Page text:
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Index corruption on table without key: what could be the reasons ?

P: n/a
Dear group,

we are running a SQL-Server Database which is about 30 GB large. The
purpose of this database is to contain periodic data from automatic
devices which insert values into some tables.

Unfortunately most of these tables don't have a key (and a key can only
be introduced when the application programmers have changed their
software). Tables have this structure

deviceno timestamp data

where we expect for every device and timestamp one row of data.

In the ongoing operation it happens that the index of this large table
gets corrupted and a select from this table yields 2 rows for some
devices.

In fact a select "SELECT DEVICENO, TIMESTAMP, COUNT(*) FROM TABLE GROUP
BY DEVICENO, TIMESTAMP HAVING COUNT(*) > 1" returns lots of data.

After rebuild of the indexes the table is "clean" again.

What could cause the index corruption ?

Missing key?
Faulty application program ?
a combination of both ?

How can i prevent this from happening again, as long as there is no
updated database / application ?

I'd be grateful for any useful comment

Regards

Uli

Sep 14 '05 #1
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14 Replies


P: n/a
Stu
Just to clarify a common misconception: key constraints are used to
enfore data integrity, and indexes are used to enhance performance.
While primary keys also introduce an index upon creation, they are not
the same thing; you can create indexes without having primary keys at
all (this is a technique that can be used in data warehouses, where the
normalization rules are a bit "looser"). Index fragmentation is
unrelated to the presence or absence of keys; it can be, however,
related to the underlying clustered index that is (by default)
associated with the primary key.

A couple of questions: do you have a clustered index on this table?
On what column is it located?

Do you know how to use the DBCC command SHOWCONTIG? It will help you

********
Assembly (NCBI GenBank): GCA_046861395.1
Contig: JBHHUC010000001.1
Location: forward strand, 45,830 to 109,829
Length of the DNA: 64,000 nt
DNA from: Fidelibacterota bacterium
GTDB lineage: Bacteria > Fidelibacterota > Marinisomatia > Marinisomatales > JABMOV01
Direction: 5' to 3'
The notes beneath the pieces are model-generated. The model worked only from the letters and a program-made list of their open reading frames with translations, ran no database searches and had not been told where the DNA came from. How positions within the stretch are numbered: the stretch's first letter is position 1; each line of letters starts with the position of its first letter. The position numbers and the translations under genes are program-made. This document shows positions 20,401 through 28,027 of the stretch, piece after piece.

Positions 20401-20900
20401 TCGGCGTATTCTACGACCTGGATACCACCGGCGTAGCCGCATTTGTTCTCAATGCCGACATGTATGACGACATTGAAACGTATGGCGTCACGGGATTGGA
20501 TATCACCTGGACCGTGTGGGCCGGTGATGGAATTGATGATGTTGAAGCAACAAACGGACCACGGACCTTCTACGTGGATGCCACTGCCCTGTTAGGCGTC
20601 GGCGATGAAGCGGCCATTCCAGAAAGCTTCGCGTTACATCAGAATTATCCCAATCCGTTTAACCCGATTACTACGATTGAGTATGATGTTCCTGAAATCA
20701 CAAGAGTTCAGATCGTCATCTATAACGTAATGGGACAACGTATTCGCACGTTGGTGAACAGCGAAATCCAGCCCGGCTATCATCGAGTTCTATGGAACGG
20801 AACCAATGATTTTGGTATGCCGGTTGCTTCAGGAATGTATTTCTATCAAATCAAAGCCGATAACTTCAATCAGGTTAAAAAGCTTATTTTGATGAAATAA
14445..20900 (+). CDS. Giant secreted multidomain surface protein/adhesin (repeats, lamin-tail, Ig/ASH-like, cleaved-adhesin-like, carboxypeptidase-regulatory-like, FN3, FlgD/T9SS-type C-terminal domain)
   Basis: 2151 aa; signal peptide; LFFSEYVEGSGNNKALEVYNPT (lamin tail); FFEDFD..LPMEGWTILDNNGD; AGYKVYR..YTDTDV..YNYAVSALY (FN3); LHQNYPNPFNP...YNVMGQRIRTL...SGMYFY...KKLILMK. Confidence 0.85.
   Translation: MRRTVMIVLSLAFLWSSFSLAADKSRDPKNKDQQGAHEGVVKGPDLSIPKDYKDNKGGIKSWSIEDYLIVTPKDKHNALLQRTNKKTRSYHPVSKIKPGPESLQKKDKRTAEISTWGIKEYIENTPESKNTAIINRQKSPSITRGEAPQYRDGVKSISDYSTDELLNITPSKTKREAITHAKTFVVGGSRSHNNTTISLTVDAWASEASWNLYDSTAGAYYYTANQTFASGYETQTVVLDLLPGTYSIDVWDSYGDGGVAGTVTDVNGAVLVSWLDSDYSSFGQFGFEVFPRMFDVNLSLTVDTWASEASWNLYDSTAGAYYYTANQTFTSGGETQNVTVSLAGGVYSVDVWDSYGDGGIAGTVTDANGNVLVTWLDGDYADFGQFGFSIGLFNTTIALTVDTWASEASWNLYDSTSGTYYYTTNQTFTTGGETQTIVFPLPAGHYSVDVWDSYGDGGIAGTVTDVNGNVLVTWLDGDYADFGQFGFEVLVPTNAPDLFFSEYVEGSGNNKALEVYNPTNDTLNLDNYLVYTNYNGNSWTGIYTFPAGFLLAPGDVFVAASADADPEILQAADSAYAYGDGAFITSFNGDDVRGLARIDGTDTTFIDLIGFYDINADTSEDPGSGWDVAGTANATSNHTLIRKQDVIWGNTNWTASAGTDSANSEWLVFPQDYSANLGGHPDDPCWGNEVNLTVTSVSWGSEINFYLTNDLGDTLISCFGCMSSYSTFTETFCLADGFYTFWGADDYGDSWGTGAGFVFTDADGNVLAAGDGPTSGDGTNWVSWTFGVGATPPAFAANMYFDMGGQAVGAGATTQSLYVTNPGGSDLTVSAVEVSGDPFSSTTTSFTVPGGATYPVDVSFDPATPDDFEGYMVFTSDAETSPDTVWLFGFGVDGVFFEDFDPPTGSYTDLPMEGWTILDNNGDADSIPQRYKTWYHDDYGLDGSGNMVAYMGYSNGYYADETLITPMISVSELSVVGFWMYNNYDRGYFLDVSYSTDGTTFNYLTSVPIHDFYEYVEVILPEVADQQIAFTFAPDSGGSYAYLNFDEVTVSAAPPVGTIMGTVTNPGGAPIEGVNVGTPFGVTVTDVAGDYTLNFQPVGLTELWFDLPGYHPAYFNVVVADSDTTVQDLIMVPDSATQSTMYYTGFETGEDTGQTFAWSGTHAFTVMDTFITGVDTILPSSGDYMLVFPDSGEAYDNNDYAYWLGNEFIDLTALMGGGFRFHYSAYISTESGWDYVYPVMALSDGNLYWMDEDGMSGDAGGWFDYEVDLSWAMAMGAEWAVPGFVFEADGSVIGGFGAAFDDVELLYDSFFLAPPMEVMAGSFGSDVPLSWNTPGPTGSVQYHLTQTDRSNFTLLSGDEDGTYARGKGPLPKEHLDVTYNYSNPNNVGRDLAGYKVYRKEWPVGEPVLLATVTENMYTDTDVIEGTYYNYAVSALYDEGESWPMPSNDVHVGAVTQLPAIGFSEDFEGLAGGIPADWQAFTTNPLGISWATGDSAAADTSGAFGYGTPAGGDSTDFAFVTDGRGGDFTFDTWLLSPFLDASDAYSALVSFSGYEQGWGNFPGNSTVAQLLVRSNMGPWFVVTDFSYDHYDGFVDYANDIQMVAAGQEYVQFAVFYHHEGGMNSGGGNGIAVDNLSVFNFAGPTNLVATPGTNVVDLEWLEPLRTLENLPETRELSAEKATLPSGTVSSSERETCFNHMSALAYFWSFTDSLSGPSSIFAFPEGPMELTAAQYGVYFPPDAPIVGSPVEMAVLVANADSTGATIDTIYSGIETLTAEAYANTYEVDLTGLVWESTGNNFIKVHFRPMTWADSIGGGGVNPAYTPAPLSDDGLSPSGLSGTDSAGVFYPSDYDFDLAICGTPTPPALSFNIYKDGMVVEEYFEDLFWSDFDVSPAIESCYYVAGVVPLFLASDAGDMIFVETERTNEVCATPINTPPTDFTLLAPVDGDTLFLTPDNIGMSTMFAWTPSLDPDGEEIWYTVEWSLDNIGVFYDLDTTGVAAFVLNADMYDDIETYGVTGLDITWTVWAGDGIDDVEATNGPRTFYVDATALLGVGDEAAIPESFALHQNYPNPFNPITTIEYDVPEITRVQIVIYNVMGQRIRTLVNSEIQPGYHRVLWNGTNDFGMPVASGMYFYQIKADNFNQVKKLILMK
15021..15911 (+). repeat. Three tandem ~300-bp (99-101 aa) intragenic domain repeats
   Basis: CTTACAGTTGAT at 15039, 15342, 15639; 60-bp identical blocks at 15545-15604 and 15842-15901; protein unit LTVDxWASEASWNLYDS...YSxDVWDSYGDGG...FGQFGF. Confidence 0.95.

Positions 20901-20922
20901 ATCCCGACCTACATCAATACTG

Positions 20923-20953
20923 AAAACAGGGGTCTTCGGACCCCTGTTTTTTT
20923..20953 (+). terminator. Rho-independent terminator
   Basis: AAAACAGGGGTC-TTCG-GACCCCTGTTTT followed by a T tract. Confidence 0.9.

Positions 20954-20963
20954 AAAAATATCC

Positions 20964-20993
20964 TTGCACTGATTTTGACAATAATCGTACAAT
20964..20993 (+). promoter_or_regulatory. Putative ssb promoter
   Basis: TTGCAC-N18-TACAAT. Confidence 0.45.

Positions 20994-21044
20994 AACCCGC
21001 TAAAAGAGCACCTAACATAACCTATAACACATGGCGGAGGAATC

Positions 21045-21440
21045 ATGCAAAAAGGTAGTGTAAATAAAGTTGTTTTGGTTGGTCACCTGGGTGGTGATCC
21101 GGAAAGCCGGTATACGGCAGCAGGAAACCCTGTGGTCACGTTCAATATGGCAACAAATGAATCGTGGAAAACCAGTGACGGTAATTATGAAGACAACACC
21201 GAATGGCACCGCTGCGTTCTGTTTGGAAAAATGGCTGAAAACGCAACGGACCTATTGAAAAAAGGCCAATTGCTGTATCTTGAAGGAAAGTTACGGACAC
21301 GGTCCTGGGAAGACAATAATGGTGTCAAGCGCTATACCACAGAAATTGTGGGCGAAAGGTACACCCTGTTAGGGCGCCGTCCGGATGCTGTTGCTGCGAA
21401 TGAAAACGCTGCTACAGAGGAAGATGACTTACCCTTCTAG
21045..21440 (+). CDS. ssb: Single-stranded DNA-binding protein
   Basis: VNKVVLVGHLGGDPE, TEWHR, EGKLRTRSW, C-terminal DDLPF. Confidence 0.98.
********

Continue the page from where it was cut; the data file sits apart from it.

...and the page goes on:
identify it is fragmentation, and where it is occurring.

http://www.sql-server-performance.co...showcontig.asp

HTH,
Stu

Sep 14 '05 #2

P: n/a
Hi

You do not say what the index is on, and whether it is a unique index.

You may want to read:
http://www.aspfaq.com/show.asp?id=2081
http://www.aspfaq.com/etiquette.asp?id=5006

John


<ul*********@lycos.at> wrote in message
news:11**********************@g44g2000cwa.googlegr oups.com...
Dear group,

we are running a SQL-Server Database which is about 30 GB large. The
purpose of this database is to contain periodic data from automatic
devices which insert values into some tables.

Unfortunately most of these tables don't have a key (and a key can only
be introduced when the application programmers have changed their
software). Tables have this structure

deviceno timestamp data

where we expect for every device and timestamp one row of data.

In the ongoing operation it happens that the index of this large table
gets corrupted and a select from this table yields 2 rows for some
devices.

In fact a select "SELECT DEVICENO, TIMESTAMP, COUNT(*) FROM TABLE GROUP
BY DEVICENO, TIMESTAMP HAVING COUNT(*) > 1" returns lots of data.

After rebuild of the indexes the table is "clean" again.

What could cause the index corruption ?

Missing key?
Faulty application program ?
a combination of both ?

How can i prevent this from happening again, as long as there is no
updated database / application ?

I'd be grateful for any useful comment

Regards

Uli

Sep 14 '05 #3

P: n/a
(ul*********@lycos.at) writes:
we are running a SQL-Server Database which is about 30 GB large. The
purpose of this database is to contain periodic data from automatic
devices which insert values into some tables.

Unfortunately most of these tables don't have a key (and a key can only
be introduced when the application programmers have changed their
software). Tables have this structure

deviceno timestamp data

where we expect for every device and timestamp one row of data.

In the ongoing operation it happens that the index of this large table
gets corrupted and a select from this table yields 2 rows for some
devices.

In fact a select "SELECT DEVICENO, TIMESTAMP, COUNT(*) FROM TABLE GROUP
BY DEVICENO, TIMESTAMP HAVING COUNT(*) > 1" returns lots of data.

After rebuild of the indexes the table is "clean" again.

What could cause the index corruption ?

Missing key?
Faulty application program ?
a combination of both ?


If the duplicates disappear after a DBCC DBREINDEX (or DROP + CREATE, then
it is the index that is corrupted.

I seem to recall that there is an issue with heap tables that could cause
this. (A heap table is a table that does not have a clustered index.)
Can you define the index as clustered? Even better if you can add UNIQUE to